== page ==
“The ability to form a void within the sandstone also implies some unique geologic characteristics about the chemical disposition of the sediments below the collapse sinkhole,” they wrote. “Hence, the formation of the sinkhole cannot be solely a function of a joint/fissure, but may also have resulted from chemical dissolution. A weakness in the underlying sediment, perhaps within its mineral structure, could have allowed water to preferentially dissolve the mineral, eventually leading to the formation of a void and its eventual collapse.”

Kiwanda in '74 (compare this with the photos above)

Gabe and Allan collected numerous historical photos over the last 80 years and discovered quite a bit of erosion of the cape in various places. Waves are cutting new channels, sea caves are getting enlarged, and more rockslides are occurring around the cape. Then there's an area called “the bowl” at the northern end (not to be confused with the “bowl” at the southwest end that was cordoned off two years ago), which the pair strongly recommend fencing off.

“Due to the rapid speed in which this part of Cape Kiwanda is presently eroding and the presence of a large cave system at sea level directly below the sinkholes, we recommend that Oregon State Parks and Recreation Department establish a new fence line approximately 15 m (50 ft) south of the two sinkholes.”

Perhaps most remarkable is the future of Cape Kiwanda, which looks to be more chopped up into separate “islands” than most have imagined.

Also see Cape Kiwanda Almost Had Nuclear Power Plant: Bizarre Oregon Coast State Park History

“In time, we suspect that this part of Cape Kiwanda may eventually form a small sea stack as the western sea cave collapses, while a wave-cut channel could eventually form along the main east-west cave system, similar to the existing wave-cut channel located immediately north of the developing cave system.”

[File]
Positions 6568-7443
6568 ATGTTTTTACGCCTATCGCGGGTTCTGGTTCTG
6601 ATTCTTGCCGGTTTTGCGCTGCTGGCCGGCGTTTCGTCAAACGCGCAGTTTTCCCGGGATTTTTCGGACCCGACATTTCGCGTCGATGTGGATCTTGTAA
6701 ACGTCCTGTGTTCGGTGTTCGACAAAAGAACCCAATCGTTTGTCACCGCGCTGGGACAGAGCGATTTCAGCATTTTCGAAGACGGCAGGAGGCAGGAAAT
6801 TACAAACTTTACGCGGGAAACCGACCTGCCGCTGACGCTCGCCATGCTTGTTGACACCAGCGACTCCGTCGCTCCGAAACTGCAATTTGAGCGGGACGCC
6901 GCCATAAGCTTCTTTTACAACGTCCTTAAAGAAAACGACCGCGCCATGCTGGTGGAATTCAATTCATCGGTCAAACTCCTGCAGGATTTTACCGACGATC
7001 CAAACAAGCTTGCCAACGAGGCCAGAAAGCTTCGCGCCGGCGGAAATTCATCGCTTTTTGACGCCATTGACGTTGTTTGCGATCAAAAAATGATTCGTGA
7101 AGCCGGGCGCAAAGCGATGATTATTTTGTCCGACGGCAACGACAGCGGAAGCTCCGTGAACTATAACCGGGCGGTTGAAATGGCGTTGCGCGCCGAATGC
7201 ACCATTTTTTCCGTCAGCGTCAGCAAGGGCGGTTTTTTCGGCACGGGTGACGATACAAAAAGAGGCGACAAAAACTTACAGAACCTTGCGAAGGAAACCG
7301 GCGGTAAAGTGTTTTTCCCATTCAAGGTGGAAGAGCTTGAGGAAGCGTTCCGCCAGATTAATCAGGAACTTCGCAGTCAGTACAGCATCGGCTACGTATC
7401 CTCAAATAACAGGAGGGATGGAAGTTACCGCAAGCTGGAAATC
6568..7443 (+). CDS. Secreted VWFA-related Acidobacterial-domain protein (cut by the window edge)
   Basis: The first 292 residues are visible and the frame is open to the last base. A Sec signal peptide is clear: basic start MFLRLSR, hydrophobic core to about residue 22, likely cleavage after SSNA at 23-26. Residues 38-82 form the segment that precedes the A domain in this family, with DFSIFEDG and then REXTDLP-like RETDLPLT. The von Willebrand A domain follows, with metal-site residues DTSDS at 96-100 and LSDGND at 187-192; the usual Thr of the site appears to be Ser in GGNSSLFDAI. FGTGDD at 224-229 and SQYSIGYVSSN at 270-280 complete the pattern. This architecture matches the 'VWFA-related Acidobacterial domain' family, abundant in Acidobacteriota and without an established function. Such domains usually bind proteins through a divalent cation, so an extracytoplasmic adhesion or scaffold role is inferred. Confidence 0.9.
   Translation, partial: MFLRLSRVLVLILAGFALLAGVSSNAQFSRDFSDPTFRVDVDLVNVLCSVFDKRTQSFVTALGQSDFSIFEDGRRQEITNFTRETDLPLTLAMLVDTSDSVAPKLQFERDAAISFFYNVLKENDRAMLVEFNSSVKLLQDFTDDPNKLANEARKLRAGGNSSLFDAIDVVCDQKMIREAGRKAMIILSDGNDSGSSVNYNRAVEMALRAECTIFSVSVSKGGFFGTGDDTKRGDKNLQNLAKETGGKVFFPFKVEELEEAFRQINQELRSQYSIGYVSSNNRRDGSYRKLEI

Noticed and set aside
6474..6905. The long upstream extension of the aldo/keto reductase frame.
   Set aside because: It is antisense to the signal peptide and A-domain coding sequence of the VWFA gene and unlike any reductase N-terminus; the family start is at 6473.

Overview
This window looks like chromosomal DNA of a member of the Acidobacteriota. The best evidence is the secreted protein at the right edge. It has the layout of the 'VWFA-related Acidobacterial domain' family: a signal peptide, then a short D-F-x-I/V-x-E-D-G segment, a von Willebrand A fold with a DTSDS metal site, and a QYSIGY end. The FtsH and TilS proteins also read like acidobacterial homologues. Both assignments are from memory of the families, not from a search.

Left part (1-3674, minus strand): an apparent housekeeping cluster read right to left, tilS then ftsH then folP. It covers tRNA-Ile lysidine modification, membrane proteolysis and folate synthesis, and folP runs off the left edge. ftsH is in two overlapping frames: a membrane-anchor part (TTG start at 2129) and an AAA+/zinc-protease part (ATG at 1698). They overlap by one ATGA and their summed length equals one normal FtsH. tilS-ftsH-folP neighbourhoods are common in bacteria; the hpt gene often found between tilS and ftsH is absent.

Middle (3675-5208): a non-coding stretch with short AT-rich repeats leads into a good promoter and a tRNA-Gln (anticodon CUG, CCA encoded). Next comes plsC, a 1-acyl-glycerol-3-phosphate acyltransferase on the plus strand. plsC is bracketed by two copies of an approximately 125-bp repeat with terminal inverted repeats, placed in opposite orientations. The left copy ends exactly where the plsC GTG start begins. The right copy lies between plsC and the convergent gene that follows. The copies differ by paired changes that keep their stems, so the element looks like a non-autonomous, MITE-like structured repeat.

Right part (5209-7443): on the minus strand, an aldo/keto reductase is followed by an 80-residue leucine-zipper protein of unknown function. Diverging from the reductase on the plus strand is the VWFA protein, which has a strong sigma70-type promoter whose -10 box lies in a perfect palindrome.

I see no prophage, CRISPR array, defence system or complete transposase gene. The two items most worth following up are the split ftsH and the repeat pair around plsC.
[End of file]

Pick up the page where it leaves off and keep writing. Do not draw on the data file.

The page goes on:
Fencing along Cape Kiwanda was just redone two years ago, allowing for the public to better get pictures of some of the more popular features while still remaining safe. OPRD found people were hopping the fences too close to areas which were definitely unstable or prone to tidal dangers. Now, those lines have to be redrawn.

Other Interesting Takeaways from the Study

- Sand has been blowing onto Cape Kiwanda for 2.6 million years.

- Cape Kiwanda once extended much farther out and it and Haystack Rock were once connected.

- Allan and Gabe have not entirely given up on the idea that the cave system extends below the sinkholes; they're hoping to study that more. This could also enable them to predict other areas that might cave in.

- The power of the waves is not entirely ruled out, but there is currently more evidence towards the chemical processes of dissolution.

“Finally, we cannot rule out entirely mechanical action from the waves below, though this seems highly unlikely when compared with dissolution weathering of the rock strata,” they wrote.

- The “bowl” also presents new dangers:

“Finally, our fieldwork within the erosion 'bowl' indicated the presence of active slope instabilities. We recommend building a new fence line in the northeast to keep people out of the erosion bowl as this part of the Cape remains unstable, while maintaining a view overlooking the area.”

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Andre' GW Hagestedt is editor, owner and primary photographer / videographer of Oregon Coast Beach Connection, an online publication that sees over 1 million pageviews per month. He is also author of several books about the coast.